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Saturday, May 21, 2011

Pirates of the Caribbean: On Stranger Tides Review

Disappointing.

That's Pirates of the Caribbean: On Stranger Tides in a nutshell. There was so much the first three Pirates movies did that was swashbuckling-ly good, with each adventure, each and every threat as epic as the seas they sailed. But when even Penelope Cruz's heaving cleavage staring at you on the big screen isn't enough to hold your attention, what chance does the rest of the movie have?


So there's a search for the legendary Fountain of Youth, with no less than three different groups wanting to get there first: the Spaniards, the British Navy led by Hector Barbossa (Geoffrey Rush), and Blackbeard (Ian McShane), the pirate all pirates fear, who just happens to have Jack Sparrow (Johnny Depp) in tow. But Jack's got more to worry about than Blackbeard, namely Blackbeard's daughter and Jack's former flame, Angelica (Penelope Cruz).

It's as if the writers admitted they couldn't top the sheer craziness of walking octopus-headed fiends and sailing off the edge of the earth that they decided to go for quantity over quality, piling on so many major players and plot points that it devolved into a meandering mess that even the beautiful yet savage shots of naked mermaids couldn't save. What a loss.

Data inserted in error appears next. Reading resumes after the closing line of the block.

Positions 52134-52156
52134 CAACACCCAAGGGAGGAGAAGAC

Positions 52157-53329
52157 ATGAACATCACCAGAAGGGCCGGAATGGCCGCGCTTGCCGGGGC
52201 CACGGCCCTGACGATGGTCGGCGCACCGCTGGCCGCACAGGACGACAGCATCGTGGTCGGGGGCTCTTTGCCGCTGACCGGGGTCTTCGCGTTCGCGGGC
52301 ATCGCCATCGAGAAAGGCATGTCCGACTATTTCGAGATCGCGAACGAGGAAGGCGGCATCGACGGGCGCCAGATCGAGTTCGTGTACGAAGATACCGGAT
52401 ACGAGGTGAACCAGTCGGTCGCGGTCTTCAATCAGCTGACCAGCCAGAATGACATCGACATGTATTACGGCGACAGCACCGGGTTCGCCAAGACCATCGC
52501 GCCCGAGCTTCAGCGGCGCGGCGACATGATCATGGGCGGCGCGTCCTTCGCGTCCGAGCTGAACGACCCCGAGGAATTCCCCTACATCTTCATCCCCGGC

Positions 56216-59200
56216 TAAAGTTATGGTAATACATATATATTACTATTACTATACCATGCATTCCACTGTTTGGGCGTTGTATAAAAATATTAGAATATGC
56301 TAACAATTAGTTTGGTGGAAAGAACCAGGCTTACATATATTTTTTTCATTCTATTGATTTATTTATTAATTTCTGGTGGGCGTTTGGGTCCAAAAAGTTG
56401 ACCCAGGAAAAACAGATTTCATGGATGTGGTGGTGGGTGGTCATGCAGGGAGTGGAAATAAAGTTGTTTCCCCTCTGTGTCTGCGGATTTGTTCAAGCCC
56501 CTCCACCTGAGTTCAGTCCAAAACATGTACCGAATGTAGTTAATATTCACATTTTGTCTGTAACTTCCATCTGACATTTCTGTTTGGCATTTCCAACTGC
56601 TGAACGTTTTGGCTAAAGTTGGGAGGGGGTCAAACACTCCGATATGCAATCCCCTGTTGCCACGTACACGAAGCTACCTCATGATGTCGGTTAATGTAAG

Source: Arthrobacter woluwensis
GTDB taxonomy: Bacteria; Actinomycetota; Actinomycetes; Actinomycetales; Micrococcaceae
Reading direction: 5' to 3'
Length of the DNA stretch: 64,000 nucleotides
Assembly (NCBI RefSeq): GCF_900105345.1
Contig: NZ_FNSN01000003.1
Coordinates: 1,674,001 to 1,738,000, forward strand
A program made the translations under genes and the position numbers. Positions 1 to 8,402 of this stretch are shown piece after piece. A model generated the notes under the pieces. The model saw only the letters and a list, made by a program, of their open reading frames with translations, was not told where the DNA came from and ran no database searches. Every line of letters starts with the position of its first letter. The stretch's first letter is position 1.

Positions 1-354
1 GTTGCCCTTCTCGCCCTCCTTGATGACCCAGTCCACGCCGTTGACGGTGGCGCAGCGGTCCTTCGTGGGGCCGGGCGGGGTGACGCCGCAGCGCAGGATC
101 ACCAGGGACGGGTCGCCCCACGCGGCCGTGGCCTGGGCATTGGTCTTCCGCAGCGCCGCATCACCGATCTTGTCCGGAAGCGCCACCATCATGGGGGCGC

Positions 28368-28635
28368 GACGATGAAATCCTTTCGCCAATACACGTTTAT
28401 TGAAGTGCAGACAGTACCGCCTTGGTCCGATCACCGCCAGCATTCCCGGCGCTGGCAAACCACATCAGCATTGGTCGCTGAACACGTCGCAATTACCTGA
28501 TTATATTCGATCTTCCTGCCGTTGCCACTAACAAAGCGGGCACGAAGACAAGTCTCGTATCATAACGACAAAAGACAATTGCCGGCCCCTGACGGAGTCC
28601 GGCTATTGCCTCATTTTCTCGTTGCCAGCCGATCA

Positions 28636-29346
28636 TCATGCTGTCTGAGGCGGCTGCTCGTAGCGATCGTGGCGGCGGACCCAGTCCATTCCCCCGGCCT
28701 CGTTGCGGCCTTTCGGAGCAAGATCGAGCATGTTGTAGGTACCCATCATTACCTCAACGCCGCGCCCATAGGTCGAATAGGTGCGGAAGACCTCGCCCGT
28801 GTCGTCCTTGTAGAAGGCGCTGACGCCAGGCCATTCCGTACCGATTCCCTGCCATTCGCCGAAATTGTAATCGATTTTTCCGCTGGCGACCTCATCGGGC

But the biggest loss here is Johnny Depp, whose usually delightful Jack Sparrow has become grating, and is obviously just humoring the director and the writers for the sake of finishing the movie once and for all. The rest of the cast (and there are LOTS of them) mostly stand around wondering what the heck they're supposed to be doing. I could forgive Ian Shane, awesome man that he is, for having little to work with playing a tepid character like Blackbeard, who's supposedly the pirate all pirates fear, but oozes as much fright as a moth ball.

On Stranger Tides had the unfortunate distinction of following a series of movies that have given it all they've got. And all that's left is the stuff scraped from the bottom of an already shallow barrel.  I'm pretty easy to please (I loved Fast and the Furious: Tokyo Drift, for goodness sakes) but in spite of the laughs and the awesome moments, the movie died trying to live up to the expectations set by the earlier films., along with my enthusiasm. And that's disappointing.

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